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United States District Court, M.D. Pennsylvania

October 12, 2005.

TERRY BUTLER, Plaintiff,
ROBERT W. MEYERS, et al., Defendants.

The opinion of the court was delivered by: A. CAPUTO, District Judge


I. Introduction

Terry Butler, an inmate confined at the Rockview State Correctional Institution in Bellefonte, Pennsylvania, commenced this action with a pro se civil rights complaint filed pursuant to the provisions of 42 U.S.C. § 1983. Thereafter, Plaintiff filed an amended complaint (Doc. 33). Named as Defendants are: (1) Pennsylvania Department of Corrections Chief Grievance Coordinators Thomas James and Sharon Burks; (2) SCI-Rockview Superintendents Robert W. Meyers and Franklin J. Tennis; (3) SCI-Rockview Medical Director Dr. John Symons; (4) SCI-Rockview Assistant Librarian Donna L. Alters; and (5) Corrections Officers Paul Kensinger and Shawn E. Myers. Plaintiff alleges that: (a) Kensinger and Myers acted with deliberate indifference to Plaintiff's physical safety during an altercation between Plaintiff and another inmate on September 5, 2000; (b) Symons was deliberately indifferent to Plaintiff's medical needs; (c) Meyers, James and Alters have denied Plaintiff meaningful access to the courts; (d) Meyers has failed to properly train staff to prevent denial of access to the courts; and (e) Tennis and Burks have failed to properly supervise their staff to prevent denial of access to the courts. By an Order dated March 28, 2005 (Doc. 47), Symons was dismissed from the action. Presently pending are the Defendants' motions (Docs. 38 and 48) to dismiss Plaintiff's amended complaint pursuant to Federal Rule of Civil Procedure 12(b)(6). The motions have been briefed, and they are ripe for decision. For the reasons set forth below, Defendants' motions will be granted.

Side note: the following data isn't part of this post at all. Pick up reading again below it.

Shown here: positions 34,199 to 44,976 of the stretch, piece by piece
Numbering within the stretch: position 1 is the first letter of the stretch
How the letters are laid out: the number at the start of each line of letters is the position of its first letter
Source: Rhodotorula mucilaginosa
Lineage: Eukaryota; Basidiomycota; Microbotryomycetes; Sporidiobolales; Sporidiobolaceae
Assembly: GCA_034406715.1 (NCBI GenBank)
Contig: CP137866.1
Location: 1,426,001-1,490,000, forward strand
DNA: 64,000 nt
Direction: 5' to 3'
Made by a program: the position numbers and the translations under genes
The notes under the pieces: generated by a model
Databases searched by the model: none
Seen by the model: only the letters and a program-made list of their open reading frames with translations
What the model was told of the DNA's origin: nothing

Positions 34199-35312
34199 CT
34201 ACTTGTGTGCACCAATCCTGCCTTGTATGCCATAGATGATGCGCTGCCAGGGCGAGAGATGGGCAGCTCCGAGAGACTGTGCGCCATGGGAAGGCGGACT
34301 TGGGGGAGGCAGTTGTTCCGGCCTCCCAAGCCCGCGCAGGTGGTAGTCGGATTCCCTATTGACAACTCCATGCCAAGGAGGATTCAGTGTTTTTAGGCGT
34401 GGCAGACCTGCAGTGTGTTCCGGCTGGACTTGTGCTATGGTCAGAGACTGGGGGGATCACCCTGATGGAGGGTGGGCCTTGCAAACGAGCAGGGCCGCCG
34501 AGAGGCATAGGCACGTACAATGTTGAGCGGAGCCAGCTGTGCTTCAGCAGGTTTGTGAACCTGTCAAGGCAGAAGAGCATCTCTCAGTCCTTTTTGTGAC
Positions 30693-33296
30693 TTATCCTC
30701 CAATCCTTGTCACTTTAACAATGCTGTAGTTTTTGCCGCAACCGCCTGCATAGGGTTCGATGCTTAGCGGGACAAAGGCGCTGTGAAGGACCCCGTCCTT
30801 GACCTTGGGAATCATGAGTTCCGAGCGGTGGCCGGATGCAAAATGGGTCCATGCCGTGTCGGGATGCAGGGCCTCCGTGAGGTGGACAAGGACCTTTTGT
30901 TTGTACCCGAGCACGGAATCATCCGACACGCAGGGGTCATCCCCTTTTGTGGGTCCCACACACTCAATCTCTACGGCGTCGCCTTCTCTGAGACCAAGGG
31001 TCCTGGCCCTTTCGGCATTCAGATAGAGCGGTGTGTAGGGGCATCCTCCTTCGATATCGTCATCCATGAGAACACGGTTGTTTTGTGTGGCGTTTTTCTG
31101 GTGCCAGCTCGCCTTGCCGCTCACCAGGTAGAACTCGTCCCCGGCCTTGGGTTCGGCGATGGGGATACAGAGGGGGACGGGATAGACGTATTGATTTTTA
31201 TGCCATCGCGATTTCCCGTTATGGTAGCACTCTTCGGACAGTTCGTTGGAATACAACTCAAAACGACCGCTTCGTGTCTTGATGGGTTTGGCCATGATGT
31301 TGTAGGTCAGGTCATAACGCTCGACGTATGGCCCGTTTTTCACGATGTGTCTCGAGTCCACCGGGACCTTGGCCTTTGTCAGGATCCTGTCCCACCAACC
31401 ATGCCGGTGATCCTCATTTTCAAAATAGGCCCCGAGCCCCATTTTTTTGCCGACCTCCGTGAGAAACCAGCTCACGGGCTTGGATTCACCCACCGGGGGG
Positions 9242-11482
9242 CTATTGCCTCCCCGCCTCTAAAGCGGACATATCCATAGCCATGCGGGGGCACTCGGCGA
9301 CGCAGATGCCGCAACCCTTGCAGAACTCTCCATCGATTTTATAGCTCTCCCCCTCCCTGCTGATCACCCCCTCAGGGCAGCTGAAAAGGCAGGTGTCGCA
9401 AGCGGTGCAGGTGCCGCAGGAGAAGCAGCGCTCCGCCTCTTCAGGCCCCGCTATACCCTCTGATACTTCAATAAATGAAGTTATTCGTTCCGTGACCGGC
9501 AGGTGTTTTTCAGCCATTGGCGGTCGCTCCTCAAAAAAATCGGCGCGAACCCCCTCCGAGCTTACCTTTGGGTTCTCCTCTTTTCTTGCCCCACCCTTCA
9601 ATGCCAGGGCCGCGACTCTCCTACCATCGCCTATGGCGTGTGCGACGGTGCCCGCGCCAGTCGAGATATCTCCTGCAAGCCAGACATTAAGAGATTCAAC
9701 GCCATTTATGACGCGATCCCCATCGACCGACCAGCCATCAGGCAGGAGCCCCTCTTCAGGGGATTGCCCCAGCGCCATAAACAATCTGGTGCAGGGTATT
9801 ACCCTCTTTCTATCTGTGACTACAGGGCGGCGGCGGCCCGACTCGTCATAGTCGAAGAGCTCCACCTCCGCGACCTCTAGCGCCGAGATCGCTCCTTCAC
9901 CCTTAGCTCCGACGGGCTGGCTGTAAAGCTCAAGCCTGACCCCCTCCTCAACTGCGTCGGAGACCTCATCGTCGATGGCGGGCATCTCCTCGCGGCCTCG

II. Background

  Plaintiff's amended complaint (Doc. 33) alleges that he was assaulted by another inmate at SCI-Rockview on September 5, 2000, and Myers and Kensington could have prevented the assault but failed to do so. Plaintiff also claims that SCI-Rockview officials have implemented and/or failed to amend policies that limit Plaintiff's right of access to the courts.

  On September 5, 2000, at approximately 8:40 p.m., Kensington and Myers responded to a report of an inmate fight. (Doc. 33 at ¶ 10.) When Myers arrived, he saw inmate James Brown ("Brown") attempting to separate Plaintiff and inmate Edward Passamonte ("Passamonte"). Brown and Plaintiff told Myers that Plaintiff had been attacked by multiple inmates. The two also informed Myers and Kensington that one of the attackers had used a sock stuffed with soap as a weapon, and that attacker had mingled with the crowd when Myers and Kensington arrived.

  A number of inmates then gathered in the television room and, in the presence of Myers and Kensington, began threatening Plaintiff. Passamonte was handcuffed and led from the area by unidentified corrections officers, and Myers handcuffed Plaintiff's hands behind his back. Myers and Kensinger then positioned Plaintiff between them and led him toward the television room. As they proceeded, inmates Keil and Harper stepped out of the crowd, and Plaintiff identified Keil as the inmate that attacked him with a soap filled sock. Myers and Kensinger led Plaintiff into the television room, where they instructed him to stop and face the wall. Plaintiff complied, and as he faced the wall he was attacked by Keil and Harper. Myers and Kensinger ordered Keil and Harper to stop, but they did not physically intervene until other corrections officers arrived to assist them. As a result of the altercation, Plaintiff was convicted of two misconducts for fighting, and he was sentenced to 150 days disciplinary confinement.